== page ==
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03/31/2022

A technology-labor balancing act: Retailers increasingly will need to develop new in-store approaches that weigh staffing versus automation

This month, columnist David Orgel addresses the impact of retail checkout technology on staffing, hiring and retaining associates.

Self-checkout. Just Walk Out. Amazon Dash Cart. Robotics. 

Retail is abuzz with technologies that are transforming stores, and it’s going to impact a lot more than just checkouts. The use of new technologies is driven by advancing capabilities and the need to address labor shortages, even as retailers are vying to hire and retain associates in the midst of a talent crunch.

So what’s ahead for food and drug retailers in light of these trends?

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Whole Foods Market signage

The Technology Future
Self checkout built momentum during the pandemic, and a new generation of checkout technology solutions is gaining a higher profile. This includes Amazon’s Just Walk Out (cashierless checkout) and the Dash Cart (shopping cart that enables checkout). Just Walk Out recently found its way into the first Whole Foods Market, which is owned by Amazon.

Gary Hawkins, CEO of the Center for Advancing Retail and Technology, or CART, uses the phrase “computer vision platforms” to describe the bigger picture of what lies ahead.

He forecasted a growing use of AI and machine-learning solutions to address challenges ranging from out-of-stocks to reducing slip-and-fall hazards in aisles. And there’s more, he told me in an interview. Hawkins said automation will boost understanding of shopper traffic flows, which can be leveraged to create new scorecards that drive in-store performance in completely new ways.

[Read more: Getting creative with hiring and retention]

Impacts on Staffing
All of this has implications for staffing. Deloitte’s recently released 2022 Retail Industry Outlook surveyed industry executives across retail channels. It relayed in particular the perspectives of the “leaders” — designated as such based on their companies’ revenue growth, proportion of revenue from digital channels and confidence in their organization’s ability to execute on 2022 business strategy.

“It may be difficult to imagine today, but more than half of leaders (versus 31% of laggards) believe that staff-free stores will be common within the next five years,” the report said.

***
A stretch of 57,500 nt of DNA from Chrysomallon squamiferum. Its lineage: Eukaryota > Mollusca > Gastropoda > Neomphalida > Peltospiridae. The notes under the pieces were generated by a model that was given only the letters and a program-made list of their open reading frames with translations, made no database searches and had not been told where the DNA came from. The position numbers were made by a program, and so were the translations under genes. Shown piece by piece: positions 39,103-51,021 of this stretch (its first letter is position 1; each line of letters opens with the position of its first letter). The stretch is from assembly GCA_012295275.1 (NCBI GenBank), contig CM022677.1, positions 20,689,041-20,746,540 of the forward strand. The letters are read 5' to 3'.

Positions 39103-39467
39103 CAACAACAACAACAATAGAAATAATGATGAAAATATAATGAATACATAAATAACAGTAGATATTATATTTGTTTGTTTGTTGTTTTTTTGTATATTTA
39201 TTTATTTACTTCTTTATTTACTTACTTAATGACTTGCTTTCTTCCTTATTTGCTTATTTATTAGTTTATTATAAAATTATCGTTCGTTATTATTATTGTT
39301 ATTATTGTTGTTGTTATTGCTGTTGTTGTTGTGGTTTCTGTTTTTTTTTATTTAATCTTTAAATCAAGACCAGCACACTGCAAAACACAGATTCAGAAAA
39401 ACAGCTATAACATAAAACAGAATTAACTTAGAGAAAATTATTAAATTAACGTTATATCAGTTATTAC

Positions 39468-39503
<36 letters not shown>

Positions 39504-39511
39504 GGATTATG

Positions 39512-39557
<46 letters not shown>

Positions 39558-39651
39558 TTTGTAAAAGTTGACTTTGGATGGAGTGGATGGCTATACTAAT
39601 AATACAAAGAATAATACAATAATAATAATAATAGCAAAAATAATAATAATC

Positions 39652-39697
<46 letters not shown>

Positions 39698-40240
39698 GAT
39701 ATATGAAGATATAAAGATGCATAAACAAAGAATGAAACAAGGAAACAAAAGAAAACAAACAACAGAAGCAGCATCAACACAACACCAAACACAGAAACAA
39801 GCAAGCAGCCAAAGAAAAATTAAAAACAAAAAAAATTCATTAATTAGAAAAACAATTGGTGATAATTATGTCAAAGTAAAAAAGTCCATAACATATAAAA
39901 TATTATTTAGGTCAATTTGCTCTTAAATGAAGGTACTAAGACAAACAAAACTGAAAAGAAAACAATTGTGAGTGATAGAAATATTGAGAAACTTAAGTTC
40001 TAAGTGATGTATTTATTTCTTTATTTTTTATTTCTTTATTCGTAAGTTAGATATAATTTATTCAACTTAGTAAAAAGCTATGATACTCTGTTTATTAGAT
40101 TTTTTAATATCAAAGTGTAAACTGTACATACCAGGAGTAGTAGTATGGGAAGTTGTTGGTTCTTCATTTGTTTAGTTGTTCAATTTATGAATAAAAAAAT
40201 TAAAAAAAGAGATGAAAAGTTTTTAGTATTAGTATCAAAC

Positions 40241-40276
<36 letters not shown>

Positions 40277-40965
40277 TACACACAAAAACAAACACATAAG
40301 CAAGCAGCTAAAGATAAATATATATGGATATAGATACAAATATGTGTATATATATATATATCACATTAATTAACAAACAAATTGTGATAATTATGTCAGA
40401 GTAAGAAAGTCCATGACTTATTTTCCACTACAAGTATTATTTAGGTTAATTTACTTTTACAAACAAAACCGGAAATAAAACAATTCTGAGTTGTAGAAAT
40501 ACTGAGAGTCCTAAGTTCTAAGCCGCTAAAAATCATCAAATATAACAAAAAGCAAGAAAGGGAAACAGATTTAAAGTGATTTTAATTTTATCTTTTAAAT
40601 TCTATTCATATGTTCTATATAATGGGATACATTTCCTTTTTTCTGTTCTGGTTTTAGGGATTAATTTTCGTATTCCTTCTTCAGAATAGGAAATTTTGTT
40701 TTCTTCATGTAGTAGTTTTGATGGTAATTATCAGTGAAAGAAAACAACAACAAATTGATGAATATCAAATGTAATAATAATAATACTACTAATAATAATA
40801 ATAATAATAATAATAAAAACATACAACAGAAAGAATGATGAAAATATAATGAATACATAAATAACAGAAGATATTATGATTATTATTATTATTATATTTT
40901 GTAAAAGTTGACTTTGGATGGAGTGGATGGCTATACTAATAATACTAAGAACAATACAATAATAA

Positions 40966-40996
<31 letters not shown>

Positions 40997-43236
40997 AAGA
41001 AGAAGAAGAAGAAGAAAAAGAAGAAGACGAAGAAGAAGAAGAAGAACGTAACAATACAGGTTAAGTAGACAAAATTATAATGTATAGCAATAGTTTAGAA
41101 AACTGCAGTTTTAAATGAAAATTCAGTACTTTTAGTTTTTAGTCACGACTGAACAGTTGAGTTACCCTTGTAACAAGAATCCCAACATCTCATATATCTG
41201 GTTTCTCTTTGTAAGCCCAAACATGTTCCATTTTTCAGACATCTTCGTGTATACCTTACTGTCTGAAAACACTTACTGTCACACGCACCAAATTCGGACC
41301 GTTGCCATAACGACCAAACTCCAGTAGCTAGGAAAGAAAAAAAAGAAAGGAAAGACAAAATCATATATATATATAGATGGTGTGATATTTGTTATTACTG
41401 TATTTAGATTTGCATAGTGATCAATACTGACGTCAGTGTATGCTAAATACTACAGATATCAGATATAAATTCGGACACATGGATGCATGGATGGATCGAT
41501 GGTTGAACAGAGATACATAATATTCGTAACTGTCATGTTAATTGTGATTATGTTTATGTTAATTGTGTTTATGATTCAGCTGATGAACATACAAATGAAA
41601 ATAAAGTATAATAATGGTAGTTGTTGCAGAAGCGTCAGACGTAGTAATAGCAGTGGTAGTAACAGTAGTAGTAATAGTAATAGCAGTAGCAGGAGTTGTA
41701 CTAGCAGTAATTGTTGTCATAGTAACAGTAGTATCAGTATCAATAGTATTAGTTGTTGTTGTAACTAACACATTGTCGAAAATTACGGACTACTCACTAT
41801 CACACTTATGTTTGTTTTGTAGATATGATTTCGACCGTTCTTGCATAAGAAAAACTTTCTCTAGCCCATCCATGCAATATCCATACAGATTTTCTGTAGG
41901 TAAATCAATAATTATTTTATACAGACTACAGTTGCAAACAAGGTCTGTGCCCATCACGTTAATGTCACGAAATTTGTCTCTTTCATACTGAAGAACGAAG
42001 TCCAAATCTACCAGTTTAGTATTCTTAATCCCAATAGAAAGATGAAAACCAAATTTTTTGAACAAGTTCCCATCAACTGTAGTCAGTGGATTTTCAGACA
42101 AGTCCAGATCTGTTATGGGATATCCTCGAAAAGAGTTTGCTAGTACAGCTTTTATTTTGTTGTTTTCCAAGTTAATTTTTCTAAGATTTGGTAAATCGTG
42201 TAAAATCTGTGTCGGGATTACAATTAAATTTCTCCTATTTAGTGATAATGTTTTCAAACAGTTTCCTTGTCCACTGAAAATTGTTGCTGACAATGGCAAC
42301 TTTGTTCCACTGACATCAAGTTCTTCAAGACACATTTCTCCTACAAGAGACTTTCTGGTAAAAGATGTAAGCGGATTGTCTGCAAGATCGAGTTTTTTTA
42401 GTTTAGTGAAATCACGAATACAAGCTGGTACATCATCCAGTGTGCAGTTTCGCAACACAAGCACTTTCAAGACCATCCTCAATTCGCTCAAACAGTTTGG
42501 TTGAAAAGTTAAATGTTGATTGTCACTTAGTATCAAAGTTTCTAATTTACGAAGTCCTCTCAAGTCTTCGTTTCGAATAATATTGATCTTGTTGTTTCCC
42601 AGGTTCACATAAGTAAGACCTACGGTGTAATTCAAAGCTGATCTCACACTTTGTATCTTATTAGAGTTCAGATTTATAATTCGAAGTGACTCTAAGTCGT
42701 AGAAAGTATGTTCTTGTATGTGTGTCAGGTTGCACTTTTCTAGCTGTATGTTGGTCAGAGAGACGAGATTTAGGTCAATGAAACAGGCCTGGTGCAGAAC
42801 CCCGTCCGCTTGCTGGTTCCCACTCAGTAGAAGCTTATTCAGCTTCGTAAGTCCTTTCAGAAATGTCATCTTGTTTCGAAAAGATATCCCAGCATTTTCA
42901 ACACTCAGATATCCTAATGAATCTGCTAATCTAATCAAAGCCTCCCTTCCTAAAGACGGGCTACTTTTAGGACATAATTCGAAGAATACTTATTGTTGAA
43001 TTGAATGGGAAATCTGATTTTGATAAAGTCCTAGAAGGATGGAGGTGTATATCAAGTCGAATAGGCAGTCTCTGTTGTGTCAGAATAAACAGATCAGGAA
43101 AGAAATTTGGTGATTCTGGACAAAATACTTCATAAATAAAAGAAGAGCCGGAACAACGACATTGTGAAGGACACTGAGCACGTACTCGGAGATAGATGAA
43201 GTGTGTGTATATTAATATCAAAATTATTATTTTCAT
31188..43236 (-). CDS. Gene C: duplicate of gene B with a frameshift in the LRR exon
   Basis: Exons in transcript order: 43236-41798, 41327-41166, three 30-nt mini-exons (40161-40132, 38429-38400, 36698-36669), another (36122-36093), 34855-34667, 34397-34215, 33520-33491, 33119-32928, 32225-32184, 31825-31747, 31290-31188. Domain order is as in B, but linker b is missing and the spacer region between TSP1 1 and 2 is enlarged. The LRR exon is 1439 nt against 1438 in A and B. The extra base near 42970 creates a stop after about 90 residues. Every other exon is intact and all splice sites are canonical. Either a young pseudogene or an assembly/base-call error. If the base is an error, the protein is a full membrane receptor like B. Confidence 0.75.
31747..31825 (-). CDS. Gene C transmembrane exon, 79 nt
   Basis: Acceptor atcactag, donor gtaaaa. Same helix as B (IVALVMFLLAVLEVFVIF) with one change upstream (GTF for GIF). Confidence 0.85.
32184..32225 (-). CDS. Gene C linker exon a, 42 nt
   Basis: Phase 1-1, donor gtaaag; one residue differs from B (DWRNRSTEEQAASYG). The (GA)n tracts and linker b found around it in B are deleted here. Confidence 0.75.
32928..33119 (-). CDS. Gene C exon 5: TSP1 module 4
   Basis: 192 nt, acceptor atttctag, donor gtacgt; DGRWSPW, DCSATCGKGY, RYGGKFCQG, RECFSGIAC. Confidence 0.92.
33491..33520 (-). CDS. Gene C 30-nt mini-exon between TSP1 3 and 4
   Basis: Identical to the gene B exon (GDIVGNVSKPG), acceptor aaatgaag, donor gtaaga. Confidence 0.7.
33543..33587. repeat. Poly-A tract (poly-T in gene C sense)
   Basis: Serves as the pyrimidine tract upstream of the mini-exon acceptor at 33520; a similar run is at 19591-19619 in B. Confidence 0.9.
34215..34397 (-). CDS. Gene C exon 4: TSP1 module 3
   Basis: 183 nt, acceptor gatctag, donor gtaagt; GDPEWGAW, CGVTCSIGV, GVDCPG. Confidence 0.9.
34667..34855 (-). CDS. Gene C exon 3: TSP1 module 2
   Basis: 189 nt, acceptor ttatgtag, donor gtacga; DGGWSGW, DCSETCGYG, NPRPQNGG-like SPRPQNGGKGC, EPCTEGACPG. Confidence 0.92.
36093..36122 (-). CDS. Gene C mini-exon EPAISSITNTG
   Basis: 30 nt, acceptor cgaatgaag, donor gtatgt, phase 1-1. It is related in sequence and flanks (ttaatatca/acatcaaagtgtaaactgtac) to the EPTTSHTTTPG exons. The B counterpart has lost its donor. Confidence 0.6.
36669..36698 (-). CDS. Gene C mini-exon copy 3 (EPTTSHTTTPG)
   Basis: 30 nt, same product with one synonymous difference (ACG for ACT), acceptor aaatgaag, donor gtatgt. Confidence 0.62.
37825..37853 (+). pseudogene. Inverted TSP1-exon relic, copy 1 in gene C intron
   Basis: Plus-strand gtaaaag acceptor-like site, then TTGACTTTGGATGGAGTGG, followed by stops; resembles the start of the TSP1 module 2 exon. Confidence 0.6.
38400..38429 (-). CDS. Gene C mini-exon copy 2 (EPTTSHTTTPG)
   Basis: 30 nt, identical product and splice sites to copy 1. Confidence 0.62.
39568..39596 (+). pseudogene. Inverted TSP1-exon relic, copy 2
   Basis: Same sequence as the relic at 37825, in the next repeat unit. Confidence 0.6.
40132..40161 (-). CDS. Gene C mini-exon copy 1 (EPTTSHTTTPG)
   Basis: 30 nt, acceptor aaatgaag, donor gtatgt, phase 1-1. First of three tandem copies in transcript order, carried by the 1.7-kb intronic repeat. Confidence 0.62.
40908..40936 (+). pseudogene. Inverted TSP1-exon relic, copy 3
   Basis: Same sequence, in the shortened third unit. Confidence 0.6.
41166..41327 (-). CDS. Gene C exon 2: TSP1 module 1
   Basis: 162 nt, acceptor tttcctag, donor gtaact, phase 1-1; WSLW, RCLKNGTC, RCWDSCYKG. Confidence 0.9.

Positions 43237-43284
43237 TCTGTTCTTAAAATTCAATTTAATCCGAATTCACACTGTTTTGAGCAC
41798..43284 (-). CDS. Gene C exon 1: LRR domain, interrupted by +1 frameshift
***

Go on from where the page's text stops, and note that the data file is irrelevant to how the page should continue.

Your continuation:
Deloitte’s Rod Sides, an author of the report and U.S. Retail, Wholesale and Distribution leader, told me the term “staff-free” was used in a general sense, so it could mean anything from staff reductions to the repurposing of staff to more relevant needs.

"There’s also an opportunity for employees who are freed up from operational tasks to increase roles in customer service and engagement."

New Roles for Employees
What will happen to employees who may be displaced by retail technology? In the near term, at least, it seems there will be plenty for them to do. That’s because retailers are focusing on more in-store activities than ever, from in-store picking to curbside delivery, Sides pointed out. There’s also an opportunity for employees who are freed up from operational tasks to increase roles in customer service and engagement. 

The long term is harder to predict, given that a steady stream of new technologies likely will keep entering the retail space.

One Size Will Not Fit All
The future balance between technology and staffing won’t be the same for all retailers. In verticals like food and drug, different models will rely on different strategies — and some will even require staff-intensive approaches. I can’t see how food retailers known for their signature perimeter departments, like bakery and deli, will succeed without strong customer service. I can’t imagine how pharmacies and clinics will continue to gain the trust of customers without their impressive lineup of healthcare professionals.

[Read more: Industry experts offer big ideas]

Let Customers Guide Strategies
Ultimately, consumers will decide the outcomes. They will choose which in-store experiences are best, and these will probably rely on a mix of technology and associates. Retailers need to stay on top of this mix because it will be a moving target for quite some time.

More Blog Posts In This Series

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